Tuesday, April 9, 2013

Like a Rose by Rick Telander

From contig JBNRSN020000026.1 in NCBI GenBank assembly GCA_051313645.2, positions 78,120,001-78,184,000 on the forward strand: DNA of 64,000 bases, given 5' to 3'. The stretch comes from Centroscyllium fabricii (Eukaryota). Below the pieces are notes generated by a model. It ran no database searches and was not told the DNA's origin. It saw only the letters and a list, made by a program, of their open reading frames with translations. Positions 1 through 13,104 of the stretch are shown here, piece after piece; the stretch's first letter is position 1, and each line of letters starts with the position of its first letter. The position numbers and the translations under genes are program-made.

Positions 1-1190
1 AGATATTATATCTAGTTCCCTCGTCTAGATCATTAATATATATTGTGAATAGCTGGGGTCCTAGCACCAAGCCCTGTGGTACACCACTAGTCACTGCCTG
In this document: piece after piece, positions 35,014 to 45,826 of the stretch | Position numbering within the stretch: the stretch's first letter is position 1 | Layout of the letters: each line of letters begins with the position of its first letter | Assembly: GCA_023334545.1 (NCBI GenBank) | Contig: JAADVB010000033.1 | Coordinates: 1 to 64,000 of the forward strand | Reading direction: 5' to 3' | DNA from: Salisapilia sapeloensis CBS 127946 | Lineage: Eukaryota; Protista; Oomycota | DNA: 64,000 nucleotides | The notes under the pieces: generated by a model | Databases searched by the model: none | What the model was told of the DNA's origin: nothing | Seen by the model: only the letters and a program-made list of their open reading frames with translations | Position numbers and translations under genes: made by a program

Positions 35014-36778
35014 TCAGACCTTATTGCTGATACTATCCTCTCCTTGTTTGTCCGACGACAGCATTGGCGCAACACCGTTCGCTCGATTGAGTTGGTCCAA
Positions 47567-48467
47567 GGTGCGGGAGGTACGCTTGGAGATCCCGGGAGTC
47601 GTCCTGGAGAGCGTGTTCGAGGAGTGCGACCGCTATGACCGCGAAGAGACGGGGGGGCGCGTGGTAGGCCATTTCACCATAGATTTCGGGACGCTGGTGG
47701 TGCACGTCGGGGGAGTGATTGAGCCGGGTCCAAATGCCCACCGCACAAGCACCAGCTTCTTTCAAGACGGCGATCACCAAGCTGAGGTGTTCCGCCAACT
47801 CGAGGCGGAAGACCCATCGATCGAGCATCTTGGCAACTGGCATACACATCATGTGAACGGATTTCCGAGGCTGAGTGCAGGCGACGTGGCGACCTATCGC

Rick Telander is a sports columnist for the Chicago Sun-Times, who has written for Sports Illustrated, and has penned a number of sports-related books, most memorably Heaven Is A Playground – named one of Sports Illustrated’s top 100 sports books of all time. Like A Rose finds the author reflecting on his short stint as a prospective defensive back in the 1971 training camp of the National Football League’s Kansas City Chiefs. Subtitled, “Life Lessons from a Training Camp with Hank Stram and the Kansas City Chiefs,” the author cleverly juxtaposes his experiences playing football at the high school, college, and (albeit briefly) professional levels, with that of his own son’s passion for the game and the inherent dangers of the sport. Telander is at times conflicted between his love of football, the life lessons he took from the experience, and the increasingly publicized concerns about head injuries that his son faces while playing the sport. In between, Telander weaves an interesting story about finding a 15 cent spiral notebook diary he kept during his training camp with the Chiefs, and reflects on how the experience influenced the husband, father, and writer he became. Particularly poignant is Telander’s reconnection with his high school football coach and the author’s search for reasons why he became the star quarterback of his suburban Chicago school over thirty years prior. Throughout the book Telander throws out thoughtful gems of wisdom relating to the sport of football and lasting lessons it can teach. Perhaps most thought provoking is the idea that the game of football itself cannot exist without the very real potential for injury. Telander writes, “The possibility of injury – even severe injury – on any play was the very key to the game. If you couldn’t get hurt, if you didn’t stand the chance of hurting someone else….why play at all?” After his teenage son Zack is knocked unconscious during a game, Telander is left questioning the game he loves, “His eyes are closed and he is not moving. I look at his little boy’s face through his big man’s armor, and I feel as though I am looking at all my sins, all my stupidity, all my ignorance.” In the end, the author concludes that he cannot hold back his son’s passion for the game anymore than his own father could, and that for Telander the sport of football remains a teaching tool. Telander writes, “Football teaches you that life is hard, but it can be immensely rewarding….even thrilling.” Like A Rose is a short, easy read that will pleasantly surprise in the wealth of insight contained within.